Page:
6. Astrocytoma

    Important It is possible that the main title of the report Astrocytoma is not the name you expected. Please check the synonyms listing to find the alternate name(s) and disorder subdivision(s) covered by this report. ...

  7. Recurrent Pituitary Tumors Treatment

    Standard Treatment Options for Recurrent Pituitary TumorsStandard treatment options for recurrent pituitary tumors include the following:Radiation therapy for postsurgical recurrence, which offers a high likelihood of local control.[1,2]Reirradiation, which provides long-term local control and control of visual symptoms.[3]The question and selection of further treatment for patients who relapse is dependent on many factors, including the specific type of pituitary tumor, prior treatment, visual and hormonal complications, and individual patient considerations. Treatment Options Under Clinical Evaluation for Recurrent Pituitary TumorsTreatment options under clinical evaluation for recurrent pituitary tumors include the following:Stereotactic radiation surgery.[4,5,6]Current Clinical TrialsCheck for U.S. clinical trials from NCI's list of cancer clinical trials that are now accepting patients with recurrent pituitary tumor. The list of clinical trials can be further narrowed by

  8. Treatment Option Overview

    There are different types of treatment for children with ependymoma. Different types of treatment are available for children with ependymoma. Some treatments are standard (the currently used treatment), and some are being tested in clinical trials. A treatment clinical trial is a research study meant to help improve current treatments or obtain information on new treatments for patients with cancer. When clinical trials show that a new treatment is better than the standard treatment, the new treatment may become the standard treatment.Because cancer in children is rare, taking part in a clinical trial should be considered. Some clinical trials are open only to patients who have not started treatment. Children with ependymoma should have their treatment planned by a team of health care providers who are experts in treating childhood brain tumors.Treatment will be overseen by a pediatric oncologist, a doctor who specializes in treating children with cancer. The pediatric oncologist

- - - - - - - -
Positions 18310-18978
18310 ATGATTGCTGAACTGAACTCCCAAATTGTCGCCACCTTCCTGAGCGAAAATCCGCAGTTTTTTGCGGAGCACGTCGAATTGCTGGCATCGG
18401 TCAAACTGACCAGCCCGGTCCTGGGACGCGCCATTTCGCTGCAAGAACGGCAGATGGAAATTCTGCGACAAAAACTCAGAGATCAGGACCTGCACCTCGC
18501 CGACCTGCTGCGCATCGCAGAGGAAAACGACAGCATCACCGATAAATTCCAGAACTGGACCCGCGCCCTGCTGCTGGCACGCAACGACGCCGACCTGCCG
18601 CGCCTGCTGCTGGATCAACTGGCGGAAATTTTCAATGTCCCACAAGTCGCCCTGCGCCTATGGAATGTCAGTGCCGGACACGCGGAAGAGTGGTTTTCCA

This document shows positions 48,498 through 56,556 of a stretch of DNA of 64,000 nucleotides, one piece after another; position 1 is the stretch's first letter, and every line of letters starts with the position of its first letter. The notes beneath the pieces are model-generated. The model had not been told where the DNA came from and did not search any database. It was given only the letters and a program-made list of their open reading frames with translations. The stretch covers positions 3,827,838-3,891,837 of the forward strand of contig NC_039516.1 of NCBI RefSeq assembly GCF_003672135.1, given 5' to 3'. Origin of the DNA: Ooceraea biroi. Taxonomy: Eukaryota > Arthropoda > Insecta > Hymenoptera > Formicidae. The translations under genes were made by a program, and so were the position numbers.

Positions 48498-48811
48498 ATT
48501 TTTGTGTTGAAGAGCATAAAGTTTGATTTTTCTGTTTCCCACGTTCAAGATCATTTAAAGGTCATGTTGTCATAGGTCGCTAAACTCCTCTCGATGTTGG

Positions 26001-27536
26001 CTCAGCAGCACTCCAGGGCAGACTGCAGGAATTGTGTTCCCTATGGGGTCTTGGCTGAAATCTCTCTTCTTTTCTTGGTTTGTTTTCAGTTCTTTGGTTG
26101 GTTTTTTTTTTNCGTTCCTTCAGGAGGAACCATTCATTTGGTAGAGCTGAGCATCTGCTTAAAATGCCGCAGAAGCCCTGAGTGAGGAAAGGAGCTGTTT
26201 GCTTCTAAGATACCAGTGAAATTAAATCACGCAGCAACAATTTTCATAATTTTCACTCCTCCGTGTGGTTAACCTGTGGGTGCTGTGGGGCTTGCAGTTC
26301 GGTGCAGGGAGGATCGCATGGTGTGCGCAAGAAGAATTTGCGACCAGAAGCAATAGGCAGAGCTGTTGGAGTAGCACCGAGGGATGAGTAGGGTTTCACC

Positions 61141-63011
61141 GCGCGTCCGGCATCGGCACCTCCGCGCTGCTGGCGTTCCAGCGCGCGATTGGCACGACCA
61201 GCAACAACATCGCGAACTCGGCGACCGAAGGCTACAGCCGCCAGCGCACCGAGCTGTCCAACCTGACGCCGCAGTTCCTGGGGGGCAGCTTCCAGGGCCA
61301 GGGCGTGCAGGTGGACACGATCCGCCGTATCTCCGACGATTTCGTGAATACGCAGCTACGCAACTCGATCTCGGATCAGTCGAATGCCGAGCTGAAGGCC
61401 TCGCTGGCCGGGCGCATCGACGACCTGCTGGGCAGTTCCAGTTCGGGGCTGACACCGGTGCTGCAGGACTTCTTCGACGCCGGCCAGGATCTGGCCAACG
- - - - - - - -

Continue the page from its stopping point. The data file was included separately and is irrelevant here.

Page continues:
9. Stages of Childhood Brain Stem Glioma

    The plan for cancer treatment depends on whether the tumor is in one area of the brain or has spread throughout the brain.Staging is the process used to find out how much cancer there is and if cancer has spread. It is important to know the stage in order to plan treatment. There is no standard staging system for childhood brain stem glioma. Instead, the plan for cancer treatment depends on whether the tumor is diffuse (spread throughout the brain) or focal (in one area of the brain):Diffuse intrinsic pontine glioma is a tumor that has spread widely throughout the brain stem. A biopsy is usually not done for this type of brain stem glioma and it is not removed by surgery. A diffuse intrinsic pontine glioma is usually diagnosed using imaging studies.Focal or low-grade glioma is a tumor that is in one area of the brain stem. A biopsy may be done and the tumor removed during the same surgery.The information from tests and procedures done to detect (find) childhood brain stem glioma is

  10. Neuroblastoma Screening

    Tests are used to screen for different types of cancer.Some screening tests are used because they have been shown to be helpful both in finding cancers early and in decreasing the chance of dying from these cancers. Other tests are used because they have been shown to find cancer in some people; however, it has not been proven in clinical trials that use of these tests will decrease the risk of dying from cancer.Scientists study screening tests to find those with the fewest risks and most benefits. Cancer screening trials also are meant to show whether early detection (finding cancer before it causes symptoms) decreases a person's chance of dying from the disease. For some types of cancer, the chance of recovery is better if the disease is found and treated at an early stage.Clinical trials that study cancer screening methods are taking place in many parts of the country. Information about ongoing clinical trials is available from the NCI Web site.There is no standard or routine